[Look away now if you were hoping for something more substantial than a short blog inspired by a little sticker on a DVD case. I’m writing another post about Yasujiro Ozu. Come back when that’s ready.]
Today, I took delivery of my DVD boxset of season three of The Muppet Show (don’t ask!), which was not as exciting as the package I was hoping for: my book came out this week, and I have yet to see a copy. My author copies have still not arrived, perhaps lost in the post or stolen by a postman angered by my misrepresentation of Destination Moon. Anyhow, the Muppets will have to serve as some meagre compensation.
Aside from the fetching Fozzie-faced packaging, my eye was caught by the BBFC guidance on the back cover. Although the Irish Film Censor’s Office has approved the series with their ‘G’ certificate, ‘FIT FOR VIEWING by persons GENERALLY‘, the British Board of Film Classification has seen fit to warn me that, although it carries a ‘U’ certificate (‘Universal: Suitable for All’), it ‘contains infrequent mild sex references, slapstick & dangerous behaviour’.
After my disappointment that the sex references were all going to be ‘mild’ and ‘infrequent’ had subsided, I noticed that this consumer advice was on a sticker placed over the original statement that the boxset contained ‘no material likely to offend or harm’. Quick consultation of the BBFC website (they give advice for each individual episode) revealed that the comic violence was perpetrated in the shows involving Spike Milligan, Lynn Redgrave and Roger Miller, while Leslie Uggams attracted associations with ‘potentially dangerous behaviour’ and Roy Clark indulged in ‘very mild innuendo’. Alice Cooper was a perfect gentleman. Somebody must have forgotten to total up the levels of debauchery and concluded that, on aggregate, The Muppet Show was inoffensive and harmless but, thankfully, some bright spark noticed that there were, nevertheless, examples of naughtiness to be found in a small number of episodes and intercepted the DVDs just in time to slap a premonitory label over the ‘all clear’ stamp that nearly made it past the censor and into the hands of the unsuspecting hands of innocent consumers unaware that they held in their hands a muppetic timebomb. I hope this has cleared up any anxieties you may have had.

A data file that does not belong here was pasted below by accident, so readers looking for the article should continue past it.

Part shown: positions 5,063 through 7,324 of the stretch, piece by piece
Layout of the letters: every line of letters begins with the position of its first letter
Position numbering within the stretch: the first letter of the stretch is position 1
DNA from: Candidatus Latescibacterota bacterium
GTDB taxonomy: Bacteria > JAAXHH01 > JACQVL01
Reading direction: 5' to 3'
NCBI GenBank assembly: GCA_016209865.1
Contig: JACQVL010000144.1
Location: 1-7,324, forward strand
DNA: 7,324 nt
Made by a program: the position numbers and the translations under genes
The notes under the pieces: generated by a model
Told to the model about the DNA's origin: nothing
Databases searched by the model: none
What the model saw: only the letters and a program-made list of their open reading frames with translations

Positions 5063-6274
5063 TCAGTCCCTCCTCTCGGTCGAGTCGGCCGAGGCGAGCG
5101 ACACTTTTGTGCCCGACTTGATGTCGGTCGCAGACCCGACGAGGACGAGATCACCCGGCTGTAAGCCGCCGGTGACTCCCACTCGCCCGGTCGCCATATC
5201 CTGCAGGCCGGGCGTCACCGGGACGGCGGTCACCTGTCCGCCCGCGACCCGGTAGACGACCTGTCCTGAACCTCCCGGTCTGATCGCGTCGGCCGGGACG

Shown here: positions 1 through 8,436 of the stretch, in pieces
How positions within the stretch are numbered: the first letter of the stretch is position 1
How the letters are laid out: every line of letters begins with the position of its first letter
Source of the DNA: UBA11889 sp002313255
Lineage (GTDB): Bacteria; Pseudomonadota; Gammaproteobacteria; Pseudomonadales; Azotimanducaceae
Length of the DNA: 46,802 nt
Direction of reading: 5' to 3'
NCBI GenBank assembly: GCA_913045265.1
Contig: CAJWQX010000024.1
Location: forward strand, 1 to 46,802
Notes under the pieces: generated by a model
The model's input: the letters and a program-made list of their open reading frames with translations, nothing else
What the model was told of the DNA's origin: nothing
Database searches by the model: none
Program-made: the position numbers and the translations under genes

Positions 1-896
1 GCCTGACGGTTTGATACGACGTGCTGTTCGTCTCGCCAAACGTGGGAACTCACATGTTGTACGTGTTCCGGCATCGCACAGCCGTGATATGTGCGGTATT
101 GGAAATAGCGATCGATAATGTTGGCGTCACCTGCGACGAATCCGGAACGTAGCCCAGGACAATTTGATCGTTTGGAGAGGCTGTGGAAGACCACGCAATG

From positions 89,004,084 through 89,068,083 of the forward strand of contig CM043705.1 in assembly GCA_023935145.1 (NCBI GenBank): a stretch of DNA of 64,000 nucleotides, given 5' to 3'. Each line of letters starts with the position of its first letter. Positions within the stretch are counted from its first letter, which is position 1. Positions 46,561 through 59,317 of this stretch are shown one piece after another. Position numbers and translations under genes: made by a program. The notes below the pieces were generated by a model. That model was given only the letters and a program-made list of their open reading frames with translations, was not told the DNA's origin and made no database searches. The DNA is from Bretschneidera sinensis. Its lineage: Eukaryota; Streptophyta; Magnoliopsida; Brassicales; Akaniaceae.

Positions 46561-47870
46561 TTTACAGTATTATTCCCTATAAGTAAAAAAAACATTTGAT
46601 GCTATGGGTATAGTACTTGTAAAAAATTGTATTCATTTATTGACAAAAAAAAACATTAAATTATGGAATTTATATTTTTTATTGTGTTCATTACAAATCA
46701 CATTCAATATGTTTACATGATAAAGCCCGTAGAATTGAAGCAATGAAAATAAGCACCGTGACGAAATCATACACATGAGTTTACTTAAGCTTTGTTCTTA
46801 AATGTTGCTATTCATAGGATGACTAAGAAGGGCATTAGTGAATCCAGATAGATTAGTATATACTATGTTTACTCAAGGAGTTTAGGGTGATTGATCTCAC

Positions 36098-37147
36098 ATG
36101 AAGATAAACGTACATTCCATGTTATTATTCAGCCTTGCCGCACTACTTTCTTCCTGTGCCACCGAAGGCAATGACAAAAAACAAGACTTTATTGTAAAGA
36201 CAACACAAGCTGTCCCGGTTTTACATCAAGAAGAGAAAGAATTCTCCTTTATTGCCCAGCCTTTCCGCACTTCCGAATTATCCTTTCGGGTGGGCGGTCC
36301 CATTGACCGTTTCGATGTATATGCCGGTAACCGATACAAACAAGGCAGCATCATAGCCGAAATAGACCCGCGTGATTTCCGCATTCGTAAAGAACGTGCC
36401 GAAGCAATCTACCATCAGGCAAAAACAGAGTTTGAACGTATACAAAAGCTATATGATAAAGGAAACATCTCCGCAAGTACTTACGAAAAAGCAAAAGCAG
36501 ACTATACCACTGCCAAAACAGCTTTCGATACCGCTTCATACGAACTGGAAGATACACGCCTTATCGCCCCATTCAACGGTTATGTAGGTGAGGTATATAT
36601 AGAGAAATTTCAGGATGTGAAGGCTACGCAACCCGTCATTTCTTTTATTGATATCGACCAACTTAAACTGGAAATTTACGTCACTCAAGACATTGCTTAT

This reminds me (because of the Muppety link more than because of the gravity of the censoriousness) of the Sesame Street controversy from last year, when DVDs of the earliest episodes came with the following warning: “These early Sesame Street episodes are intended for grown-ups, and may not suit the needs of today’s preschool child.”
I guess the point of the Muppets was always to have a bunch of frustrated variety performers straining at the boundaries of taste and decency, performing like cartoon characters and railing against the limits of being puppets, but still faced with the realities of having to make a living on the stage. It makes sense that they would occasionally overstep the mark. That’s exactly what kids like me found exciting about them in the first place. However, I haven’t actually watched any of season three at time of writing, so if I discover a scene in which Spike Milligan is kicked to death by Gonzo’s chickens and flambéd by the Swedish chef (oh, for the days of casual xenophobia on kids’ TV!), I’ll gladly withdraw my endorsement of this filth.
Ready for some more slightly adult Muppet fun? Try these. Warning, this stuff is pretty puerile. But it is the weekend:
The Jim Henson Company’s puppet improv troupe has clips from its shows here. The jokes are not always golden, but the puppetry is as imaginative and nuanced as you’d expect. Well worth a look, and proof that the Henson legacy is not (and never has been) just for children.